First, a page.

Rohingya women and children register at a confinement area for migrants at Bayeun, in Indonesia's Aceh province In this picture taken on May 22 (AFP Photo/Romeo Gacad)
Delegates from Myanmar, Bangladesh, Indonesia and 14 other countries, along with the United Nations and the International Organization for Migration (IOM), gathered in Bangkok Friday to discuss the boat people crisis plaguing the region.
More than 3,500 boat people — most of them Rohingya — have arrived in Thailand, Malaysia and Indonesia in recent weeks, while thousands more may still be adrift in the Andaman Sea.
At the opening session, Myanmar’s delegation insisted it was “open-minded” and eager to address the humanitarian crisis, but downplayed its own role in the current situation.
“Finger pointing will take us nowhere,” warned Htin Lynn, Myanmar’s special representative.
“This issue of illegal migration and boat people, you cannot single out my country.”
At a meeting in Putrajaya on May 20, Thailand, Indonesia and host-country Malaysia vowed to offer immediate humanitarian assistance. Indonesia and Malaysia also pledged to offer shelter while resettlement and repatriation options were considered.
All three countries on Friday said they hoped the Bangkok meet would tackle the “root causes” of the irregular migration, though stopped short of publicly suggesting what such roots might be.
“My government believes that combatting human trafficking and illegal migration requires addressing the root causes,” said Ibrahim bin Abdullah, deputy secretary-general of Malaysia’s Ministry of Foreign Affairs.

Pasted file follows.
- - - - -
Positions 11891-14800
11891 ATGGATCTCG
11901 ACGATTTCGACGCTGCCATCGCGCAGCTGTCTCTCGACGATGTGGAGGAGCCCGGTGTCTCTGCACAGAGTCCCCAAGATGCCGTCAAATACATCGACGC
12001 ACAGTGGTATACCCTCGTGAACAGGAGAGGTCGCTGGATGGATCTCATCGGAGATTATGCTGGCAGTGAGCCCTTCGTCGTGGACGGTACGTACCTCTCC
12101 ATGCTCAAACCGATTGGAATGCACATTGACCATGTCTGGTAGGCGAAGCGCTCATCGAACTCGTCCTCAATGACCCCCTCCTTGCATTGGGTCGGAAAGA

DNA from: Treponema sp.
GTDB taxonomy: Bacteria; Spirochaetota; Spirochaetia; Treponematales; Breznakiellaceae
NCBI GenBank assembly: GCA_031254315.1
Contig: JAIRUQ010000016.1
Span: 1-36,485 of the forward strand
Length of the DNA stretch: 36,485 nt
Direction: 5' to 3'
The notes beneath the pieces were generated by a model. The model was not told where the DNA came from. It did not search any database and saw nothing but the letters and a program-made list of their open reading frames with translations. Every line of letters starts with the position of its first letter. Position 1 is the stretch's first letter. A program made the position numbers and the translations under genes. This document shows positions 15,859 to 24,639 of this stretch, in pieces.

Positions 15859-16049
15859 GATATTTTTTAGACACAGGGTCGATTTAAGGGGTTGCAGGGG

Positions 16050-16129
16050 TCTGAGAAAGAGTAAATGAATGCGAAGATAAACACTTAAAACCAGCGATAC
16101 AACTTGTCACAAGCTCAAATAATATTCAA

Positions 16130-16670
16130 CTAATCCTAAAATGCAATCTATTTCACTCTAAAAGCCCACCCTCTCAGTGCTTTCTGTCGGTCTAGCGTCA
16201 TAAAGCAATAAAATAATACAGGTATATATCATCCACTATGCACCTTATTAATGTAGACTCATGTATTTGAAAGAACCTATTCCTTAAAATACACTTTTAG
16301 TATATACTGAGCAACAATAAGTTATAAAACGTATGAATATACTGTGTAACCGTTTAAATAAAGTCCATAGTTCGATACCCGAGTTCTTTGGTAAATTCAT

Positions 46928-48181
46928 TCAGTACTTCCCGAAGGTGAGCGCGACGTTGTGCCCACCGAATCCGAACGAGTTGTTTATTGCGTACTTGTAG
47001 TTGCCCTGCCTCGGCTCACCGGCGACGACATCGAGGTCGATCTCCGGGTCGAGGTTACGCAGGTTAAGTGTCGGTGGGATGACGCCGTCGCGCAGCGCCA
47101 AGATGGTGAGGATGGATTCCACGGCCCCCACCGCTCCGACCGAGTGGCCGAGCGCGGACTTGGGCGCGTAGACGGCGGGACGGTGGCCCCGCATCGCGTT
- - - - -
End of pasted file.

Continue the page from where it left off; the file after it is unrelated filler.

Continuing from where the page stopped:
According to Abdullah, 149,920 out of 152,830 refugees and asylum seekers registered in Malaysia are from Myanmar.
Myanmar’s Lynn, who is an acting director-general in the Foreign Affairs Ministry’s economics department, appeared to blame the UN for failing to adequately support his country.
“I brought this up with the UNHCR, I said what will you do about human trafficking.… I raised this since September,” he said. “My dear colleague from UNHCR, this constitutes politicization without merit.”
During opening statements, UNHCR Assistant High Commissioner for Protection, Volker Turk, called on Myanmar to issue citizenship papers and legal documentation, without specifying to whom.
The nation’s estimated 1.3 million Rohingya Muslims live in a state of abject poverty and abuse. Though most have lived in Myanmar for generations, the government considers them illegal immigrants and refuses them access to the most basic of services. Hundreds of thousands have fled the country in recent years, or moved into internal displacement camps without adequate food or medical care.
During the opening session, none of the speakers uttered the word “Rohingya”, though Foreign Minister Thanasak Patimaprakorn later insisted: “we do not give instructions.” The Myanmar government refers to the minority as Bengalis and has clashed with the international and aid community over the term.
“We set up this meeting under an open atmosphere and if you blame, it will not succeed,” he said during a press conference.